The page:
Anyway… like a lot of people, I was kind of grossed out by the Biblical Gender Roles blog and its tips on “grooming” a Christian wife. It’s definitely not something I would be interested in, and I’m grateful that I was raised by people who would not want that for me, either. But, I must admit that it makes for interesting speculation and a temporary diversion from all of the other doom and gloom headlines that are currently circulating. And now that I’ve written today’s tome, I think I’ll take Arran for a walk and get some fresh air… then practice my guitar.

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domestic violence, Ex

The lightbulb moment…

This morning, I woke up to shocking news. First of all, several friends tagged me in a news report about The Trellis restaurant in Williamsburg, Virginia. That restaurant, where I spent among the toughest 17 months of my life, has permanently closed. It opened in 1980, when my eldest sister was attending the College of William & Mary. She worked at The Trellis when it first opened– at least until she graduated from college. Then, a few years later, she joined the Peace Corps and launched a successful career that pays benefits and includes a lot of exciting travel for work.

I, by contrast, joined the Peace Corps and went away for two years, only to land at The Trellis after my return home. It was a significant time in my life, for a lot of reasons. It was also a tough time in my life that was hell to get through, but ultimately propelled me to bigger and better things.

In 2009, the original owner, Marcel Desaulniers, and his partner, John Curtis, sold the restaurant to Chef David Everett. On Tuesday, Chef Everett decided to close The Trellis. I heard the restaurant had become a very different and reportedly inferior restaurant than it was when Marcel was running it, so it’s probably for the best that he finally closed it. Plans are to turn it into an Italian eatery, which will open next month. I read in an article that the Colonial Williamsburg Foundation, which owns the building the restaurant is in (before it was a restaurant, it was a drug store, for all you trivia buffs), had wanted an Italian restaurant for some time. The emphasis will be on less expensive, high quality food, and more of a family atmosphere. I also read that the restaurant will now have fewer seats and one side of it will be turned into retail space.

A lot of my friends knew I’d worked at The Trellis, so several of them tagged me in news articles they posted on Facebook, but I had already been discussing the restaurant with other former workers a couple of days before the news broke publicly. I’m actually surprised it took so long to close The Trellis and turn it into something else. Marcel had turned that place into an institution (some would say a “mental institution”). He’s a famous chef who’s written a lot of books and hosted cooking shows for years. Why Chef Everett thought he could fill Marcel’s shoes, I’ll never know. Not to say Chef Everett isn’t a good chef, but he’s not Marcel. The Trellis was Marcel’s baby. I think Chef Everett should have changed the restaurant from the beginning.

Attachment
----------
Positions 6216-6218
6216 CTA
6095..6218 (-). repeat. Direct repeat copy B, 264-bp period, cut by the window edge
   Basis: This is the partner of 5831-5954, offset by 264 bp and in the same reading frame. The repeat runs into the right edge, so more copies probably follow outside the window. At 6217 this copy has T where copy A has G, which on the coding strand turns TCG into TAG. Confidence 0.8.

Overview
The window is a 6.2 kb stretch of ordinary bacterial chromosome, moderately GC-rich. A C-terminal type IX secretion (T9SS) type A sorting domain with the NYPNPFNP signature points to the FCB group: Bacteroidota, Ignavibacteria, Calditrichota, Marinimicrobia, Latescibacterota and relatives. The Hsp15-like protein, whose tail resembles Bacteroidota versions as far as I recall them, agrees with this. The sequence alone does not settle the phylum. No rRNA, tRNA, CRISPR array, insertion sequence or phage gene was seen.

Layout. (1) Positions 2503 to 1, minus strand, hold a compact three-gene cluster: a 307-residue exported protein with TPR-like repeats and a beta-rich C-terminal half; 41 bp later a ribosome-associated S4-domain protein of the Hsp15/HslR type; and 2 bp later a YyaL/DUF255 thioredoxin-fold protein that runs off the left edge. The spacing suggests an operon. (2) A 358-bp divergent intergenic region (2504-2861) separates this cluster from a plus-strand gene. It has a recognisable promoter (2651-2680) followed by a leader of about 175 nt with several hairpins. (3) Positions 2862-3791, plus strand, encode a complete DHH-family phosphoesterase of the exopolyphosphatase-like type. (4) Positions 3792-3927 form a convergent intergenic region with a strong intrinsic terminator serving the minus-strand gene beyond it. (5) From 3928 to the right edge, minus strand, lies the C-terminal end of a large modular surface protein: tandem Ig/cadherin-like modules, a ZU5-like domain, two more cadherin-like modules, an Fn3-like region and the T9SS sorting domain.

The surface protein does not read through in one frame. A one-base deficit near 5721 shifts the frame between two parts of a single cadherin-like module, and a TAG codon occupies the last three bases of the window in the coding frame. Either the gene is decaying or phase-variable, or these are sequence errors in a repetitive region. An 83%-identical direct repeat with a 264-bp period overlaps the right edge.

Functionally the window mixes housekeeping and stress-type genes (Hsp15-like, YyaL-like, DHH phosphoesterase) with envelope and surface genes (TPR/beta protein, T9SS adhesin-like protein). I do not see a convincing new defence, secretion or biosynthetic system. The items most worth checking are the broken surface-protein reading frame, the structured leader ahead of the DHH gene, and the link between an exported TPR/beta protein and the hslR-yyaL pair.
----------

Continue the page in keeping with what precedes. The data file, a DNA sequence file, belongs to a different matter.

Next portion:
Then, I read about how the United States is going to shut down travel from Schengen Zone countries in Europe starting tomorrow. Trump, in all his dumbassery, is making his usual stupid decisions and comments, as usual. Coronavirus isn’t a joke, of course. I don’t necessarily believe that it’s wrong to shut down travel to prevent its spread, although I don’t understand why it’s okay for Brits to come to the USA (Coronavirus is in Britain), yet not other Europeans. I did read that it was because Britain is an island and supposedly stricter about its borders. But I still think Trump is a bumbling idiot, and I’m kind of hoping his fuckery regarding handling the virus will be his downfall… much like our investments have downfallen lately. I’d like to drop kick the orange turd out of my life, once and for all.

And finally, there was a revelation this morning. Bill got an email from his daughter, responding to a note that Bill had sent, thanking her for seeing him and letting her know he’d made it back to Germany (thank God his conference ended last week instead of this week). Younger daughter, once again proving that she’s Bill’s daughter, sent him a link to an article she thought would help him. It was an article on domestic violence, specifically about when an abuser leaves the victim, rather than the other way around. Sometimes, in domestic violence situations, the abuser chooses to split from the victim, and that’s ultimately what happened in Bill’s case, although I don’t think it was Ex’s intention. Younger daughter had somehow figured out on her own that Bill is a victim of domestic violence perpetrated by her mother.